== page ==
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Patterns and sites – comparative studies

The following is a summary of the systematic review findings up to the date of our most recent literature search. If you have a specific clinical case, we strongly recommend you read all of the relevant references as cited and look for additional material published outside our search dates.

 

Comparative studies of non-abused and abused children

  • 322 children aged 1-14 years attending out-patients were compared for bruising patterns 1
    • A scoring system for distinguishing abusive and non-abusive cases was derived based on bruise length and location 1
    • Bruising to the ear, face, neck, torso and buttocks was significantly more common in abused children (P<0.001) 1

 

  • 105 children aged less than three years requiring intubation in PICU were examined for injuries to the ears, neck, and jaw and oral injuries 2
    • 14 children had been abused, ten of whom had bruising 2
    • Bruising was noted on the ears, eyelids, jaw, buttocks, abdomen and forehead 2
    • Two of ten had petechiae in association with bruising 2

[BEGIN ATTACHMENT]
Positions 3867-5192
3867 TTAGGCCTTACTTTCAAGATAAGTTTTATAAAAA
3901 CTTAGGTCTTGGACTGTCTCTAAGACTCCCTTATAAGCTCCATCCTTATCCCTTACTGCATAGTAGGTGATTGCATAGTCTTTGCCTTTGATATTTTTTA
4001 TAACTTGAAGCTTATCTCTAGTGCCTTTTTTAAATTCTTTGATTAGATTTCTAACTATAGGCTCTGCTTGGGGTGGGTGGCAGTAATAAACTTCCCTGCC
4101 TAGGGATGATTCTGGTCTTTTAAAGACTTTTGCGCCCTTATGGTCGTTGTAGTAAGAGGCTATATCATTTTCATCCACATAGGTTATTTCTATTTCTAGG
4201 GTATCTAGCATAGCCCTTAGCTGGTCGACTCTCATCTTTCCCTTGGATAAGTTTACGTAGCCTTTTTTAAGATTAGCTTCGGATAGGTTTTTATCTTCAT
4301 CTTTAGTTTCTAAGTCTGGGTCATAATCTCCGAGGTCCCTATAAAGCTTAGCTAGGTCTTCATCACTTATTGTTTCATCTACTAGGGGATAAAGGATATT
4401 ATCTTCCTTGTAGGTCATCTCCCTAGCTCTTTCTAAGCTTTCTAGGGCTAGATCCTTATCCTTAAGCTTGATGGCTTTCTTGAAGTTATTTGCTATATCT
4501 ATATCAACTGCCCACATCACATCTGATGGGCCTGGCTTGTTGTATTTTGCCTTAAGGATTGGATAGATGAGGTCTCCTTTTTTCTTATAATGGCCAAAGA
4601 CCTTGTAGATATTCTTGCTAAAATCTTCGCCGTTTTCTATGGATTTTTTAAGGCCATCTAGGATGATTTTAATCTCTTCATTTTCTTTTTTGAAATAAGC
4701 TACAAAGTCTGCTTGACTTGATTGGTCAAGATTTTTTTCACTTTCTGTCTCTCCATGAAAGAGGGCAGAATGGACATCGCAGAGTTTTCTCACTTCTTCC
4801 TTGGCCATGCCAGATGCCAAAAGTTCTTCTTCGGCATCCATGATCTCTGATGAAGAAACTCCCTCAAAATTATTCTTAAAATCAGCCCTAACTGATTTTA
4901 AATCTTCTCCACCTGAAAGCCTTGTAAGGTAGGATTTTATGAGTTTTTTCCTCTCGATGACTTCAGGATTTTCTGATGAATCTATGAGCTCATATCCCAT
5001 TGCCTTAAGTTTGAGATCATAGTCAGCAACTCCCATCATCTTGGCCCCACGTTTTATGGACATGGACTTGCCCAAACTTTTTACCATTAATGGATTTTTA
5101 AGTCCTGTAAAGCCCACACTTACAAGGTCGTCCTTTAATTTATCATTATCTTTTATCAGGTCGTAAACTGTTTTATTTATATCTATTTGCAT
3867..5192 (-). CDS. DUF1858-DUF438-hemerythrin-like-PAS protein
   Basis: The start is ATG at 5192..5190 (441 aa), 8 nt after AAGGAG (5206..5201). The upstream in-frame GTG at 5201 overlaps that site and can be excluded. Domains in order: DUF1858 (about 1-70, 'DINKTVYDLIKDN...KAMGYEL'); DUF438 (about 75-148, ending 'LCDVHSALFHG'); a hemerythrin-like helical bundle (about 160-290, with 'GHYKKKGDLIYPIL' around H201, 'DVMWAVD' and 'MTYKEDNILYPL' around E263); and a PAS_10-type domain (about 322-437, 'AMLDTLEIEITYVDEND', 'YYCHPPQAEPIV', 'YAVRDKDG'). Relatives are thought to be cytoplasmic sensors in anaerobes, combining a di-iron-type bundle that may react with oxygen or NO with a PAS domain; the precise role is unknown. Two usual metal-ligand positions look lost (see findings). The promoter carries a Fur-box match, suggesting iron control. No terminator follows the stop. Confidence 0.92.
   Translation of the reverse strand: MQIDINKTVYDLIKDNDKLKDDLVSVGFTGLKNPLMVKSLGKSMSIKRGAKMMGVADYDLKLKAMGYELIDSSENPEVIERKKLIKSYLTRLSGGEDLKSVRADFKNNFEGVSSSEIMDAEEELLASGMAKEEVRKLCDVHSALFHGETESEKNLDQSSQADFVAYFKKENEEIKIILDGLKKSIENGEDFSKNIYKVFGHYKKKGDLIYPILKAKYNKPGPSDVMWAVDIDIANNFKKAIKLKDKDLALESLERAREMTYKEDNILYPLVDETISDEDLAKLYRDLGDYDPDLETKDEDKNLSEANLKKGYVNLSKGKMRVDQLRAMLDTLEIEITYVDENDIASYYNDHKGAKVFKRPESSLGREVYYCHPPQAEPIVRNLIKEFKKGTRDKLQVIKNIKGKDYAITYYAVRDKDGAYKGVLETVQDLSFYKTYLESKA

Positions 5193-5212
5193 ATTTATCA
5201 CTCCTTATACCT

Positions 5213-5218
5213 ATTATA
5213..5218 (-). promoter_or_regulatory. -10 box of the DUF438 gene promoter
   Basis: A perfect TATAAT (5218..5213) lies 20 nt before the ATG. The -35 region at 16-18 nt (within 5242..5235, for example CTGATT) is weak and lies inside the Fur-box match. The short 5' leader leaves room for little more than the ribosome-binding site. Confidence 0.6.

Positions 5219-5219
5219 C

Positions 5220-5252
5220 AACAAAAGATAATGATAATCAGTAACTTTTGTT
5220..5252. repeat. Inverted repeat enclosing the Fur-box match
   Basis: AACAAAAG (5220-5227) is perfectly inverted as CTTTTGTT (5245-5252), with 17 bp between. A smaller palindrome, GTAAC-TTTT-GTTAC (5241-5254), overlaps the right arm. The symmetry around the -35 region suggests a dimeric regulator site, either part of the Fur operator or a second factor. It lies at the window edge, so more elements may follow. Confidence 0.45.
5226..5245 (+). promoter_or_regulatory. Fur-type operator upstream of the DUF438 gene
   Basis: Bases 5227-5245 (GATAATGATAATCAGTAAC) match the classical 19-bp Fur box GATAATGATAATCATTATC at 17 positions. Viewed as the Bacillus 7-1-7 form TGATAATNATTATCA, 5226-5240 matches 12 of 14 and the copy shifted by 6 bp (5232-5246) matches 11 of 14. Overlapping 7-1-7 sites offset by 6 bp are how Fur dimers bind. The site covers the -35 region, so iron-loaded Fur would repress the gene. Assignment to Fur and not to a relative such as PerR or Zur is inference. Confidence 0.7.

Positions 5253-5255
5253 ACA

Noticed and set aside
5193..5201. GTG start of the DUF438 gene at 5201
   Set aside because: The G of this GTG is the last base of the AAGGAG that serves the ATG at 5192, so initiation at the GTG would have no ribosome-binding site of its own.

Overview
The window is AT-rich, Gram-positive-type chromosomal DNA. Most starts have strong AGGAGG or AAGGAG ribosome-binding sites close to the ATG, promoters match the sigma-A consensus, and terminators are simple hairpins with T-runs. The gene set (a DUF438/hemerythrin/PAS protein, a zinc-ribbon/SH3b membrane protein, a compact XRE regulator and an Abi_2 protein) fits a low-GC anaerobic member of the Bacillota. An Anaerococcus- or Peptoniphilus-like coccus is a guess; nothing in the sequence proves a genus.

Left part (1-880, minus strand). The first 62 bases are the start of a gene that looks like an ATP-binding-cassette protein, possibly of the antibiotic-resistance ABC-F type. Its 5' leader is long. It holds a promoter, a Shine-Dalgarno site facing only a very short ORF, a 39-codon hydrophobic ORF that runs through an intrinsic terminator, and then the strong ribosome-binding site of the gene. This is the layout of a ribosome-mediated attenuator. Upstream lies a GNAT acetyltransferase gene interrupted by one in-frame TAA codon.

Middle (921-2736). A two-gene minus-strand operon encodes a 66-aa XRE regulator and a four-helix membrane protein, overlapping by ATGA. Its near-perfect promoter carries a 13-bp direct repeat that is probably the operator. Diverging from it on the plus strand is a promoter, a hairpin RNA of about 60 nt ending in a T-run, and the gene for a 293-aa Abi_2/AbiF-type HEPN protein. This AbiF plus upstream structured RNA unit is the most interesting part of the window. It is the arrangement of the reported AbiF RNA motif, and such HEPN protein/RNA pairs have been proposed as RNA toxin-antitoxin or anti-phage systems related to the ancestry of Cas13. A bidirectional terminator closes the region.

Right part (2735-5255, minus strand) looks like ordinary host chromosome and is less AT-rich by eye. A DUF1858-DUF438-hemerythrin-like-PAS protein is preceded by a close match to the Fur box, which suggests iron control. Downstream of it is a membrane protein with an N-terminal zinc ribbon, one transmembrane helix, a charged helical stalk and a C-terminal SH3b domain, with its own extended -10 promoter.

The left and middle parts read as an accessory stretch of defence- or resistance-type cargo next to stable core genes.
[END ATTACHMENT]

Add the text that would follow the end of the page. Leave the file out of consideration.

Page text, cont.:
• Oral, jaw and neck injuries were significantly associated with abusive trauma (p<0.001) 2

 

  • 95 children aged 0-4 years admitted with severe head injury were compared 3
    • Abused children had significantly more bruising (p<0.0005) 3
    • Bruising to the ear, neck, hand, right arm, chest and buttocks were predictive of abuse 3
    • Bruises found on the face, cheek, scalp, head and legs were non-discriminatory 3

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References

  1. Dunstan FD, Guildea ZE, Kontos K, Kemp AM, Sibert JR. A scoring system for bruise patterns: a tool for identifying abuse. Archives of Disease in Childhood. 2002;86(5):330-333 [Pubmed]
  2. Lopez MR, Abd-Allah S, Deming DD, Piantini R, Young-Snodgrass A, Perkin R, Barcega B, Sheridan-Matney C. Oral, jaw, and neck injury in infants and children: From abusive trauma or intubation? Pediatric Emergency Care. 2014;30(5):305-310 [Pubmed]

  3. Pierce M, Kaczor K, Aldridge S, O'Flynn J, Lorenz D. Bruising characteristics discriminating physical child abuse from accidental trauma [published erratum appears in Pediatrics 2010;125(4):861]. Pediatrics. 2010;125(1):67-74 [Pubmed]

 

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